Weather forecasting firm Planalytics said in its December weather impact report that colder temperatures in the Eastern U.S. bolstered sales of outerwear for apparel retailers. The researchers estimate “that weather boosted this sector’s sales by $309 million (versus last December) in just the markets east of the Mississippi River alone.”
The $309 million gain is an upwardly revised estimate from a prior estimate of $273 million.
The report was released as the National Oceanic and Atmospheric Administration’s climate prediction center is expecting colder than normal temperatures over the next two weeks. In a report earlier this month, market data showed that colder temperatures were driving sales of bomber jackets, peacoats and parkas.
Researchers at Planalytics said “certain heavily populated markets saw very large year-over-year increases. Boston, Philadelphia, Chicago, Richmond and Raleigh were up from 1.1 to 4.7 percent versus [last year],” while, conversely, on the West Coast, “retailers saw unfavorable comp performance due to the warmer temperatures.”
The firm said it was worth noting that sales of sporting goods were also up on an year-over-year basis. “These more favorable conditions came directly after a very warm November — the warmest in 55 years,” the analysts said in their report. “The abrupt change in temperatures propelled shoppers into the holiday mind-set even more, increasing demand for outerwear, winterwear (hats/gloves/scarves), boots and sweaters.”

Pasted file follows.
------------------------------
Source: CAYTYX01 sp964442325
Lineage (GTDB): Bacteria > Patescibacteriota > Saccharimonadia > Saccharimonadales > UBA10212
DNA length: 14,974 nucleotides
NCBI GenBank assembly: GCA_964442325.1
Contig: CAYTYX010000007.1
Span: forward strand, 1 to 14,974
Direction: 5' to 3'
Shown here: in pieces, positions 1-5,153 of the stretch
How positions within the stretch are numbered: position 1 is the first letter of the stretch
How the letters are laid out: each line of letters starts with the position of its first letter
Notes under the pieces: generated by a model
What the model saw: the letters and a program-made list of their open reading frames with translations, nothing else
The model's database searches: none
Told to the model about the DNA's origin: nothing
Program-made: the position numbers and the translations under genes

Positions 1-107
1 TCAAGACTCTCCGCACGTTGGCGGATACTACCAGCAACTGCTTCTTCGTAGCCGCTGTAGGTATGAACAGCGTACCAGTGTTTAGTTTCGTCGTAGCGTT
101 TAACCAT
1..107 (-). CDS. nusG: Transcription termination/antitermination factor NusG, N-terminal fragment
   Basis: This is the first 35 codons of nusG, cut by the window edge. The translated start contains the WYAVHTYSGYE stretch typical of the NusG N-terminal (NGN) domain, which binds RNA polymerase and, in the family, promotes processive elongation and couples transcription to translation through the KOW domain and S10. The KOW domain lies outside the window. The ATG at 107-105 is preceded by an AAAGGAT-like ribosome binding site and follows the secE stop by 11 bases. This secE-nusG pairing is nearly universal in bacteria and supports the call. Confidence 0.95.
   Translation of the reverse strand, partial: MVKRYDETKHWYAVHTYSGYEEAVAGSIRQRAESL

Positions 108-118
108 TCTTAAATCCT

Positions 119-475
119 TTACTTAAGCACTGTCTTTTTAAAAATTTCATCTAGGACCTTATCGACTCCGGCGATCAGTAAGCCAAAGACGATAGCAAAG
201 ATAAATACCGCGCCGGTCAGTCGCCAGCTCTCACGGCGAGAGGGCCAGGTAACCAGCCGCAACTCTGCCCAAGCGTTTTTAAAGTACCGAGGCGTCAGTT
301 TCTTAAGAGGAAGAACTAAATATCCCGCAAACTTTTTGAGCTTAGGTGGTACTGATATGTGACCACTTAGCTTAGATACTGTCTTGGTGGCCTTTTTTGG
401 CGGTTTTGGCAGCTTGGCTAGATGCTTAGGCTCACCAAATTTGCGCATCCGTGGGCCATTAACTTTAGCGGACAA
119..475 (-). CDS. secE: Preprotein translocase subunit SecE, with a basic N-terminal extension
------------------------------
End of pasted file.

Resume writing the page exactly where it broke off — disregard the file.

Regarding snow conditions, the analysts at Planalytics said the northern tier of the U.S. “saw increased snow versus [last year], with select markets in the Midwest and Northeast seeing measurable snow during Super Saturday weekend.”
In the National Oceanic and Atmospheric Administration report, researchers at the center expect colder weather across most of the U.S. over the next eight to 14 days with the Pacific Northwest seeing the sharpest below-normal temperatures. The lower reaches of Florida and the northern regions of Alaska are expected to experience higher-than-normal temperatures.